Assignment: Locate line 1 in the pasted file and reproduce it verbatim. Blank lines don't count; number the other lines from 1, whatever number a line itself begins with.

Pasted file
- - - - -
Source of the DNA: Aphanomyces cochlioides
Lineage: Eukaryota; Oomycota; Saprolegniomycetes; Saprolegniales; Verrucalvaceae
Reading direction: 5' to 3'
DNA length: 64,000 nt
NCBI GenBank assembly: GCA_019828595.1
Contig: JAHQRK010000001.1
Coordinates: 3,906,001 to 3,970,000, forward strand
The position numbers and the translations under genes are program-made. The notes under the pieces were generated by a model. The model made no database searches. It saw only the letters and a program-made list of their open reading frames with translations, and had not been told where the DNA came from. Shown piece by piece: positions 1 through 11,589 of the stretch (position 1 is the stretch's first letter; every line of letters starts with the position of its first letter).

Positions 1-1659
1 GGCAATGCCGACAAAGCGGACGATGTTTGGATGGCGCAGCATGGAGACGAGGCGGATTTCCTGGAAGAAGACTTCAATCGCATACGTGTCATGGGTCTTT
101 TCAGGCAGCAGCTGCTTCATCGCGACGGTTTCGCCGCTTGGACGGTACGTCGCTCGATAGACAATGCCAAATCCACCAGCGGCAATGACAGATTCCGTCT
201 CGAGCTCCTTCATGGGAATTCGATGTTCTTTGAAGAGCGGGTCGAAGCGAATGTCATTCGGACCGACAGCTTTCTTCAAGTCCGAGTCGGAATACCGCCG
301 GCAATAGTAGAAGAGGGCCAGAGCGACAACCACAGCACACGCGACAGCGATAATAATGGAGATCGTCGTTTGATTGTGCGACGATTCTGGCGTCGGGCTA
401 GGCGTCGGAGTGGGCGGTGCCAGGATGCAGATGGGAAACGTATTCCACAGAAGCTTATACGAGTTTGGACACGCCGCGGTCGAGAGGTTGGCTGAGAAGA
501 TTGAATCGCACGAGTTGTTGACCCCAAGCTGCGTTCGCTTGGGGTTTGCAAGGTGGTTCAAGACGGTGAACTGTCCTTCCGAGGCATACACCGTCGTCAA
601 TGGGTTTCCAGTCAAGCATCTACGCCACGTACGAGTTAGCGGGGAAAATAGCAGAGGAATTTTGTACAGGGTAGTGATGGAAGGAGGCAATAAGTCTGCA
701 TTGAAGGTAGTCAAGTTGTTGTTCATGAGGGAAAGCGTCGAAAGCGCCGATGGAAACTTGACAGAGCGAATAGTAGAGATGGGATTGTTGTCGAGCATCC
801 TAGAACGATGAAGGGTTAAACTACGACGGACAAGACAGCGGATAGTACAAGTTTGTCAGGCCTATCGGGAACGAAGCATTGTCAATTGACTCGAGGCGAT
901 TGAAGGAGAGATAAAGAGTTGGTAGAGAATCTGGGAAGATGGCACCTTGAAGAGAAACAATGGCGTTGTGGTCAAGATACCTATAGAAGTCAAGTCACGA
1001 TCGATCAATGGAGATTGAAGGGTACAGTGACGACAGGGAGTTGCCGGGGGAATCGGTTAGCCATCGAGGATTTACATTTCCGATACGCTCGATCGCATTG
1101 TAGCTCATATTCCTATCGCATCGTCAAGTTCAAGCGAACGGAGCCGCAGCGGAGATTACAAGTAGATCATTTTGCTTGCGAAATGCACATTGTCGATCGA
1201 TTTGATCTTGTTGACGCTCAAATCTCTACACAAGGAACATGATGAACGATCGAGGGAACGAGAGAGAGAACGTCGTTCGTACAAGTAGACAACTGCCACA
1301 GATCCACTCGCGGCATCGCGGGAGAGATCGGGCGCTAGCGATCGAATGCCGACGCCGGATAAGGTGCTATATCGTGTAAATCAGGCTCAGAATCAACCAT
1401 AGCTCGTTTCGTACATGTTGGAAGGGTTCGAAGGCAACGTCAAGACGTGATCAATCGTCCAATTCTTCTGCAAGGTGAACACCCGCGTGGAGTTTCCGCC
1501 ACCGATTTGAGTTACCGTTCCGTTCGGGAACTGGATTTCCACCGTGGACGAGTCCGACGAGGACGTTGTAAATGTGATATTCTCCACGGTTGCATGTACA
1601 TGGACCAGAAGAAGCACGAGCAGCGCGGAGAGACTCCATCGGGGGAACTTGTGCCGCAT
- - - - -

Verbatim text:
Source of the DNA: Aphanomyces cochlioides